Preparing for the trip I kept a close eye on the weather. The sensitivities of the pinhole camera dictates the need for a least a little light and the forecast somewhat ominously called for mostly cloudy conditions for my week-long stay. What I found out is when they say “mostly cloudy” in the Shenandoah Valley, they mean, mostly stunning…..
The Valley 1864
“In the evening darkness of October 19, 1864, Confederate Lieutenant General Jubal A. Early stood atop Fisher’s Hill, south of Strasburg, Virginia. Around him were the broken elements of a routed army. It had been slightly over four months ago when Early and his command, under orders from Robert E. Lee, raced to the Shenandoah Valley. For much of that time, Early had achieved his commander’s objectives but, during the previous thirty days, the Confederates suffered three decisive battlefield defeats. Early’s string of losses was unmatched by any other commander of an army in the Civil War.” *
“That same night, a short distance to the north, across Cedar Creek, a different scene was transpiring. Early’s opponent, Major General Philip H. Sheridan, was celebrating the day’s achievement with a coterie of officers around a glowing bonfire. The Northerners, indeed, had reasons to rejoice for, within a span of approximately ten weeks, they had crippled the best corps in the Army of Northern Virginia and had brought flame and destruction to the granary of the Confederacy….A symbol of Southern victory, the Shenandoah Valley, no longer stood unconquered.” *
“Fought during the final months of the most crucial presidential election campaign in American history, the struggle for the Valley of Virginia, combined with the strategically more important successes of William T. Sherman in Georgia, retrieved Abraham Lincoln’s faltering reelection campaign, broke Southern morale and gave resolve to the Northern populace. Atlanta, Third Winchester, Fisher’s Hill and Cedar Creek forged a tide of Union success that could not be stayed by a beleaguered Confederacy.” *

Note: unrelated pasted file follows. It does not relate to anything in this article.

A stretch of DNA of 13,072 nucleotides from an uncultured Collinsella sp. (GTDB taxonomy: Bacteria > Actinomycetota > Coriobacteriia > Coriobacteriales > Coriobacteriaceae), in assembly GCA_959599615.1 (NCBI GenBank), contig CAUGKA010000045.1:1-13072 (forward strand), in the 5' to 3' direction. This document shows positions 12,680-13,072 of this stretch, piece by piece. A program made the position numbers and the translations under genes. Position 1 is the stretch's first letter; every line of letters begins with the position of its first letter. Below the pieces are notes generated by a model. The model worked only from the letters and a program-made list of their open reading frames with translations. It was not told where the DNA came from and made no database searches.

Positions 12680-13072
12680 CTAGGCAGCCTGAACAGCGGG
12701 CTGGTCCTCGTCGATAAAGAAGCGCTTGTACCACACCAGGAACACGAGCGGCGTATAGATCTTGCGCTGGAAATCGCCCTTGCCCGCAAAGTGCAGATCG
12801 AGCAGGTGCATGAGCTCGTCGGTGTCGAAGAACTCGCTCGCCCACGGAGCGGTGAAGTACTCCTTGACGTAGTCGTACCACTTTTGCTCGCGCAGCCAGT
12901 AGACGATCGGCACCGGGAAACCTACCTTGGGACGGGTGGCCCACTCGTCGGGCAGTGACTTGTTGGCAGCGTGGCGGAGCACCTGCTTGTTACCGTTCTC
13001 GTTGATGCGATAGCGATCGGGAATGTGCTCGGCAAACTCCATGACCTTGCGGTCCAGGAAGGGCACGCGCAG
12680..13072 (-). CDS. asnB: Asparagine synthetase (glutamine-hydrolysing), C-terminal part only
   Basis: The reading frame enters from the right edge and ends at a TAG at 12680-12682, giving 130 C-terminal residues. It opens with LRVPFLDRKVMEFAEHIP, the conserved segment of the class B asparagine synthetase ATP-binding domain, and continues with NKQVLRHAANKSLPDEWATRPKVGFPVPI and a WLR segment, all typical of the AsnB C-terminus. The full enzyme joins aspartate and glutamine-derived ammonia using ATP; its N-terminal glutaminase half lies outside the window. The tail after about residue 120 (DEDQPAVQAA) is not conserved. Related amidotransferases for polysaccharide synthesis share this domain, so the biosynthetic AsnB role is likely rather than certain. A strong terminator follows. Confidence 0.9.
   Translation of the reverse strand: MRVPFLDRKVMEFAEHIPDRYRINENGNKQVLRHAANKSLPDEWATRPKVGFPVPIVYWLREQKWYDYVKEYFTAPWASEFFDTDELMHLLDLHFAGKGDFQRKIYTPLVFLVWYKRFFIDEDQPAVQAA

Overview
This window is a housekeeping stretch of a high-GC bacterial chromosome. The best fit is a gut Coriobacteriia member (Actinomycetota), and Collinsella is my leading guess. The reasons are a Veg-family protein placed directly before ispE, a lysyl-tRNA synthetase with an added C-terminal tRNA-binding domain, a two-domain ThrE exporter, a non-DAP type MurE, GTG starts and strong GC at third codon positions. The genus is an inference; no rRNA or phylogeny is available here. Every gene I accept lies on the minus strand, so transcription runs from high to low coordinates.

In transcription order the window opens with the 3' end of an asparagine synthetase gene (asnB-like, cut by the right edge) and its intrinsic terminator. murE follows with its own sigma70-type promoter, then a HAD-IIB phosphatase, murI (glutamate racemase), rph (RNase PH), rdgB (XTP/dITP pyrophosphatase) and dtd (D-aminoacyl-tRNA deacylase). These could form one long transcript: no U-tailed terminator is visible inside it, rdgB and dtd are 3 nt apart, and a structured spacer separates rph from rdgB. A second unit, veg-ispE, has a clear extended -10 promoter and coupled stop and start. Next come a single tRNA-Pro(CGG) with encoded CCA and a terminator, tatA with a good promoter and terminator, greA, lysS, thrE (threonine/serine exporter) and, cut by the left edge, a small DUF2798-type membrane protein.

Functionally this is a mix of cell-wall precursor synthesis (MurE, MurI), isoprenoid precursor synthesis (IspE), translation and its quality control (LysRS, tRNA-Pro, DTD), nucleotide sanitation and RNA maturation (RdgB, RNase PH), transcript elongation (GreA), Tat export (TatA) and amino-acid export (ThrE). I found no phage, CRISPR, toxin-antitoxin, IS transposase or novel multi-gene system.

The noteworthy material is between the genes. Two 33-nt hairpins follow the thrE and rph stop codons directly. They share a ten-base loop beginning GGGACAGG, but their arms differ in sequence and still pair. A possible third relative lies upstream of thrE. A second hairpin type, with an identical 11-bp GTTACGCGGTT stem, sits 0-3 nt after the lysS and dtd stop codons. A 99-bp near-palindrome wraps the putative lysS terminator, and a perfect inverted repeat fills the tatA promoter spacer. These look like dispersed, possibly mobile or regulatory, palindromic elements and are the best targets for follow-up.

“The Shenandoah Valley Campaign of August–October 1864 shattered the stalemate in Virginia during the Civil War’s fourth year, marking the beginning of the end of the Confederacy in the Old Dominion.” *
The Shenandoah Valley is bisected by an old road first laid out in the 18th century by a young American engineer named George Washington. The old Valley Pike, now route 11, still runs the length of the Shenandoah Valley and takes you through one small 19th century town after the next. Each one of these towns would be touched by the war as possession of the Valley Pike would become the key to the 1864 campaign.
Aside from providing sustenance to the Confederate armies in the field the valley also, “angling from the southwest to the northeast, the Shenandoah pointed, like a giant’s lance, at the Union’s heart, Washington, D.C.” **
After out-manuvoring and defeating two larger Union armies in the Shenandoah Valley in the spring of 1864 General Jubal Early, at the urging of Robert E. Lee, used the valley as a spring-board in the Confederacy’s last invasion of the north. On July 9th 1864 Early’s troops attacked and drove off Union forces at the Battle of Monocacy in Frederick County, Maryland and continued their march north to the outskirts of Washington threatening the nation’s capitol. All of these events led US Grant to detach a portion of his army from Petersburg to Washington to respond to the threat.
Confederate troops led by Jubal Early make a half-hearted attack on Fort Stevens near the Washington City limits before wisely marching his army back to the safety of the Shenandoah Valley.
“Jubal Early continued his game of hitting the North at unexpected spots. He marched into Pennsylvania and burned Chambersburg in late July 1864. Before the North could react, he returned to the Shenandoah Valley.” **
In August of 1864, with frustration mounting in the north, General Phil Sheridan takes command of the Army of the Shenandoah. Supported by a force of 35,000 men Sheridan’s mission is to finally bring an end to Confederate operations in the Shenandoah Valley.
Grant’s orders for Sheridan sound much like his orders to Gen. Meade when the Overland Campaign began back in May of 1864. Sheridan is ordered to follow the rebel army “where ever the enemy goes you will go also” and to destroy the region’s ability to sustain the Confederates.
“I want Sheridan put in command of all the troops in the field, with instructions to put himself south of the enemy and follow him to the death. Wherever the enemy goes let our troops go also.” **
The Battle of 3rd Winchester
Winchester Virginia has the distinction of being the most fought over town in the American Civil War. Twenty seven separate battles and skirmishes happened for control of the Valley’s northern most town and in 1864 Phil Sheridan’s Army of the Shenandoah will finally wrestle it from the Confederates for good.
On September 19th 1864 the two armies confronted each other north of the town in what would be the 3rd Battle of Winchester.
The Union Army of the Shenandoah would attack the Confederates along Red Bud Run, a meandering swampy creek that still parallels the battlefield today.